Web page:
International recognition for Christchurch’s Avon-Heathcote Ihutai Estuary

The Christchurch home of the bar-tailed godwit/kuaka has joined an exclusive list of wetlands making up the East Asian-Australasian Flyway (EAAF) network.

The Department of Conservation have been working with the Avon-Heathcote Estuary/Ihutai Trust for the last two years to have the estuary recognised internationally by the East Asian-Australasian Flyway Partnership says Conservation Minister, Eugenie Sage.

“The estuary has a vital role in supporting migratory waders and shorebirds.  Its new status emphasises the need to protect this habitat as a safe haven for bar-tailed godwits, lesser knots/huahou, and other shorebirds such as the endemic South Island pied oystercatcher/torea.

“It’s a fantastic achievement for the Avon-Heathcote Estuary/Ihutai Trust for the estuary to now be internationally recognised as part of the East Asian-Australasian Flyway,” Eugenie Sage said.

The EAAF is the series of wetlands used by migratory waders and shore birds, including in their annual migrations. It includes wetland breeding grounds within the Arctic Circle, through East and South-east Asia, to non-breeding areas in South East Asia, Australia and New Zealand. During the birds’ time in Christchurch during our summer they forage in the estuary and put on enough weight to support them on their flight northwards.

Over the last six weeks around 1000 godwits/kuaka have arrived back in the Avon-Heathcote Ihutai estuary after their annual non-stop 11,000-kilometre flight from Alaska.

As a result of habitat loss in the Yellow Sea Region, bar-tailed godwits are declining at an annual rate of 2%. The species is classified as ‘Declining’ in New Zealand.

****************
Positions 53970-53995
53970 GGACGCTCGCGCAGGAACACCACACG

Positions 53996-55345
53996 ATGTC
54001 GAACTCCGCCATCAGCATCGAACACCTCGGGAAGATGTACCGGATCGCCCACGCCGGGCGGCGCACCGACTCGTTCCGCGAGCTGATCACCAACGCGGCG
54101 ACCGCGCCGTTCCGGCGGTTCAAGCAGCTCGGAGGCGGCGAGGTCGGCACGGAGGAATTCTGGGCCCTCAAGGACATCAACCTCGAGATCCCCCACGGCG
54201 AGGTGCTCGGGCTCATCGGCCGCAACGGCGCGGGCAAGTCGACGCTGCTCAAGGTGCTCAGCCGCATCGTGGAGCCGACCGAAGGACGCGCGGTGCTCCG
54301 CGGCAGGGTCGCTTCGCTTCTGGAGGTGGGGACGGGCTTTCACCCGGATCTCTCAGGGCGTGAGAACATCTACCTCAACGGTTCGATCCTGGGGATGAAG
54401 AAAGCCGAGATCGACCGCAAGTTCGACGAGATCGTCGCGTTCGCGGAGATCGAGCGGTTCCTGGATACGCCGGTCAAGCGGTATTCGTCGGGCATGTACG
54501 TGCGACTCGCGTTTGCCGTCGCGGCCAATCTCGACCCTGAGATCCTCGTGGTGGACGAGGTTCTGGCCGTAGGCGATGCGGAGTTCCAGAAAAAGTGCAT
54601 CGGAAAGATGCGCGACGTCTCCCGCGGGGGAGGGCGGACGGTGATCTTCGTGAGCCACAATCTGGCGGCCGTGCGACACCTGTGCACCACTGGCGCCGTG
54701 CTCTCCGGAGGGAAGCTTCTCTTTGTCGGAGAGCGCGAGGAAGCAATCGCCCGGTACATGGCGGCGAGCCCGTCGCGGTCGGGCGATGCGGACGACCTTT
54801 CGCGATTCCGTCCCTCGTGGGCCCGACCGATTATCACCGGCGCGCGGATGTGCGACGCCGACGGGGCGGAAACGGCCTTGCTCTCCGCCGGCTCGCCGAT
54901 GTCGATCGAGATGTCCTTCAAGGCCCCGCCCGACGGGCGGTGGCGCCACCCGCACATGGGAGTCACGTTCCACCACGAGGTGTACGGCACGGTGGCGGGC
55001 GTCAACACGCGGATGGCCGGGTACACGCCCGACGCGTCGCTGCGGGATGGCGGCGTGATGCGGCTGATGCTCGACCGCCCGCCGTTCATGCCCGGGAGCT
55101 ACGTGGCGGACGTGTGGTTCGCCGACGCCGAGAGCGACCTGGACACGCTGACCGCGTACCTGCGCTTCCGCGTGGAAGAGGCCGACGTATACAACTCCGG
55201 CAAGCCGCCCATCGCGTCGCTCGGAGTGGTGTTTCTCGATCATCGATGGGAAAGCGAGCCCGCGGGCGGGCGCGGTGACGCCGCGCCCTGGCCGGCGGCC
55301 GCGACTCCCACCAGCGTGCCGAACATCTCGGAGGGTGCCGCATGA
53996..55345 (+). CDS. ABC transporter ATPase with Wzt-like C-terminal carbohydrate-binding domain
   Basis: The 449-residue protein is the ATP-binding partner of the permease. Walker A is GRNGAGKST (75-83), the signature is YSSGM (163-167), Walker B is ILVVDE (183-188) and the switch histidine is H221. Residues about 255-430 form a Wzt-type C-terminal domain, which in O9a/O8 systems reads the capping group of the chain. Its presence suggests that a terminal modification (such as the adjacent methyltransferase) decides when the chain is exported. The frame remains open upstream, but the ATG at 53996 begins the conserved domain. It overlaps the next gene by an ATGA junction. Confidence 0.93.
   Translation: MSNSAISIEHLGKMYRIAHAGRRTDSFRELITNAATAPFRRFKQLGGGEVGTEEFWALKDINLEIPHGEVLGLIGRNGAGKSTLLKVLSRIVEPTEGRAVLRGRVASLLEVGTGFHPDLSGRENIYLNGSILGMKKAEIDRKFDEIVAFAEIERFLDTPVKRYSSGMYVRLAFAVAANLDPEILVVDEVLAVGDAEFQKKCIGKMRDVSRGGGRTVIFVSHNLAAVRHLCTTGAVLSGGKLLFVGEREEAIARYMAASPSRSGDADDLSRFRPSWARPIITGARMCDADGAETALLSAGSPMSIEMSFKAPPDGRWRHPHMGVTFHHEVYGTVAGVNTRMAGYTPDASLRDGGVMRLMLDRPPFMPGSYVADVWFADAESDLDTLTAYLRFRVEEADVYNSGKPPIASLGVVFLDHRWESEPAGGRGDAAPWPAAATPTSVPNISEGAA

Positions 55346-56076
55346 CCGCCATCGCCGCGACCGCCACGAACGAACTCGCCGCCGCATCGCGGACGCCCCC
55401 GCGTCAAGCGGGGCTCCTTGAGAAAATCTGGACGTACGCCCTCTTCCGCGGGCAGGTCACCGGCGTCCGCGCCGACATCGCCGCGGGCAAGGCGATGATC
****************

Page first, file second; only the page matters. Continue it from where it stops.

“With the estuary at Christchurch’s front door and birds easily visible feeding and roosting at a range of sites, it’s easy for residents and visitors to enjoy and understand the estuary’s international significance,” Eugenie Sage said.

The Christchurch home of the bar-tailed godwit/kuaka has joined an exclusive list of wetlands making up the East Asian-Australasian Flyway (EAAF) network.

The Department of Conservation has been working with the Avon-Heathcote Estuary/Ihutai Trust for the last two years to have the estuary recognised internationally by the East Asian-Australasian Flyway Partnership says Conservation Minister, Eugenie Sage.

“The estuary has a vital role in supporting migratory waders and shorebirds.  Its new status emphasises the need to protect this habitat as a safe haven for bar-tailed godwits, lesser knots/huahou, and other shorebirds such as the endemic South Island pied oystercatcher/torea.

“It’s a fantastic achievement for the Avon-Heathcote Estuary/Ihutai Trust for the estuary to now be internationally recognised as part of the East Asian-Australasian Flyway,” Eugenie Sage said.

The EAAF is the series of wetlands used by migratory waders and shore birds, including in their annual migrations. It includes wetland breeding grounds within the Arctic Circle, through East and South-east Asia, to non-breeding areas in South East Asia, Australia and New Zealand. During the birds’ time in Christchurch during our summer they forage in the estuary and put on enough weight to support them on their flight northwards.

Over the last six weeks around 1000 godwits/kuaka have arrived back in the Avon-Heathcote Ihutai estuary after their annual non-stop 11,000-kilometre flight from Alaska.

As a result of habitat loss in the Yellow Sea Region, bar-tailed godwits are declining at an annual rate of 2%. The species is classified as ‘Declining’ in New Zealand.

“With the estuary at Christchurch’s front door and birds easily visible feeding and roosting at a range of sites, it’s easy for residents and visitors to enjoy and understand the estuary’s international significance,” Eugenie Sage said.